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Ataxia, Nerve Disease, Neuropathy, Brain Damage and Celiac Disease

This category contains summaries of research articles that deal with ataxia, nerve disease and brain damage and their association with celiac disease. Most of the articles are research summaries that include the original source of the summary.

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    Is Alzheimer disease connected to other immune-mediated disease? Photo: CC-- Hey Paul Studios

    Is there a genetic connection between immune-mediated diseases and Alzheimer disease?



    Photo: CC--Todd Huffman

    Vice President Dan Quayle famously stated: "what a waste it is to lose one's mind, or not to have a mind is being very wasteful, how true that is," when speaking to people involved in the United Negro College Fund (1). While it is entertaining to read and ponder, this statement evokes some ideas I have about senility, which is increasing, along with many other modern diseases, at a frightening speed. The prospect of losing my mind, my memory, my sense of connection with friends and loved-ones, and even my sense of identity and personal hygiene is a frightening spectre.



    Synapses. Photo: CC--RuffRootCreative.com

    Results of a new study show that patients with celiac disease and NCGS have similar neurological manifestations, and that these respond well to a gluten-free diet.



    A nurse administers a neurological test to a patient's arm. Photo: CC--PACAF

    For celiac patients with neurological symptoms, many questions remain. Among them, the significance of anti-neuronal antibodies.



    Can researchers improve treatment for immune-mediated cerebellar ataxias? Photo: CC--Marco Bellucci

    Despite the identification of an increasing number of immune-mediated cerebellar ataxias, there is no proposed standardized therapy. Can researchers change that?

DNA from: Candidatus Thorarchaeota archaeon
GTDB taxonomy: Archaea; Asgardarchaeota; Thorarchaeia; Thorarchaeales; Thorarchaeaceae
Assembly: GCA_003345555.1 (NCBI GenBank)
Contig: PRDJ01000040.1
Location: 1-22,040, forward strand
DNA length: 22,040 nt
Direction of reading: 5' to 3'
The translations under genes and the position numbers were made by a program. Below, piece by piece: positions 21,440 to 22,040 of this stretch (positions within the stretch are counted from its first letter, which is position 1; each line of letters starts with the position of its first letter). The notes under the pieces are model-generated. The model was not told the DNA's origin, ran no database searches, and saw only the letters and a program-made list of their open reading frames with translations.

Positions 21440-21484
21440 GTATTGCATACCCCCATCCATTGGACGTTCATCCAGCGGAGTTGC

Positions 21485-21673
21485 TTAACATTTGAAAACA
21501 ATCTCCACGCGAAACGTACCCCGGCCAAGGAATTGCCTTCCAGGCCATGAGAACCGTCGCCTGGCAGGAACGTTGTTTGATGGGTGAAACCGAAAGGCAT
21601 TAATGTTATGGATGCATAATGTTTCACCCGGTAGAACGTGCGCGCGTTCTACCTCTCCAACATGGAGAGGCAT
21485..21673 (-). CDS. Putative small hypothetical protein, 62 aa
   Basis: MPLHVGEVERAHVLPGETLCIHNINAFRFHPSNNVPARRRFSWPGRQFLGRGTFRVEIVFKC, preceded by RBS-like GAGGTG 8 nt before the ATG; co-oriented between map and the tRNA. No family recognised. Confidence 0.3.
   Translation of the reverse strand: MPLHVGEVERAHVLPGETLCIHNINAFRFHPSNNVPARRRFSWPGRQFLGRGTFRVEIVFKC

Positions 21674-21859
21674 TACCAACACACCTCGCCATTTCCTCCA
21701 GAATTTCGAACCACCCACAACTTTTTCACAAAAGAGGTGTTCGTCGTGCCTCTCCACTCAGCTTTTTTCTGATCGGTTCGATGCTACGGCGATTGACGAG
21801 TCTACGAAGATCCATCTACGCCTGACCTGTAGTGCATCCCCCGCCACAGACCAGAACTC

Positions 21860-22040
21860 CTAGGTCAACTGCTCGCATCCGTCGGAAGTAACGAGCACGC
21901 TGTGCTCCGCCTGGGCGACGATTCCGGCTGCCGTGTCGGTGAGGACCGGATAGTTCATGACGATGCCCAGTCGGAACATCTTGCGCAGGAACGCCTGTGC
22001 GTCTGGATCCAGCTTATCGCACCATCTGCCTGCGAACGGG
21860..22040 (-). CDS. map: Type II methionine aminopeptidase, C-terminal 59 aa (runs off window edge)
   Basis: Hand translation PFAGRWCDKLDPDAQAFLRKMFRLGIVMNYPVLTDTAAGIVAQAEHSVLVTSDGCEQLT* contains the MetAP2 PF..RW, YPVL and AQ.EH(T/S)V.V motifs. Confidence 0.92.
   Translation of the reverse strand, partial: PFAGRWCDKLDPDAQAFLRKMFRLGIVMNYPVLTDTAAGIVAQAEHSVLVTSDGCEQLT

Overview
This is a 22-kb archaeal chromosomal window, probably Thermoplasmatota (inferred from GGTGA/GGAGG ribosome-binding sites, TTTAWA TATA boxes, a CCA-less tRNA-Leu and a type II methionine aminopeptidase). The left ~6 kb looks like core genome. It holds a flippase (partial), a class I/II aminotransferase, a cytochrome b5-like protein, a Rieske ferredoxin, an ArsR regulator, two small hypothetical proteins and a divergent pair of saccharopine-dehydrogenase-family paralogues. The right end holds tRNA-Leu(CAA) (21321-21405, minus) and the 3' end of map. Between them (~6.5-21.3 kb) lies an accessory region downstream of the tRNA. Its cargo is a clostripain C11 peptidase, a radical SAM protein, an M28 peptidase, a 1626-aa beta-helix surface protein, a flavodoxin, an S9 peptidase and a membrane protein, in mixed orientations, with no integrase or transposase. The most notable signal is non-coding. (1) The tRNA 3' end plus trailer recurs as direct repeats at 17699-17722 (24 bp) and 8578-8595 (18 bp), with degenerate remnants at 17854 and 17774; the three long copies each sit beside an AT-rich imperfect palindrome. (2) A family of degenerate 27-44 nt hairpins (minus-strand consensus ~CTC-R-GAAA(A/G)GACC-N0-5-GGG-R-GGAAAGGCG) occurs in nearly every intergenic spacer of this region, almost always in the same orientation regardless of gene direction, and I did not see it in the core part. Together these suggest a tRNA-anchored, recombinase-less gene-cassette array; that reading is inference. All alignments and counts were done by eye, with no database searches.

Photo: CC--Salford Institute

    People with celiac disease frequently report cognitive symptoms when they are exposed to gluten, and clinicians have documented cognitive deficits in some patients with newly diagnosed celiac disease.



    Kids at playground. Photo: CC: Eden, Janine and Jim

    Patients with type 1 diabetes who have celiac disease face in increased risk for retinopathy and nephropathy. A team of researchers recently set out to investigate whether celiac disease associated with type 1 diabetes increases the risk of microvascular complications.



    Image: CC--Margherita J. L. Lisoni

    Earlier research on celiac disease and neuropathy has been hampered by the use of inpatient data, low study power, and lack of information on neuropathic characteristics.



    Tel Aviv's Sourasky Medical Center. Photo: CC--SA 3.0

    It's well-known that many people with celiac disease experience neuropathy and other nerve disorders. Now, a team of Israeli researchers are cautiously proposing a link between gluten reactions and ALS.



    Photo: CC--SA 3.0

    Many people with celiac disease report suffering from impaired cognition or ‘brain fog,’ but no good study had been done until a research team took an in-depth look at the issue.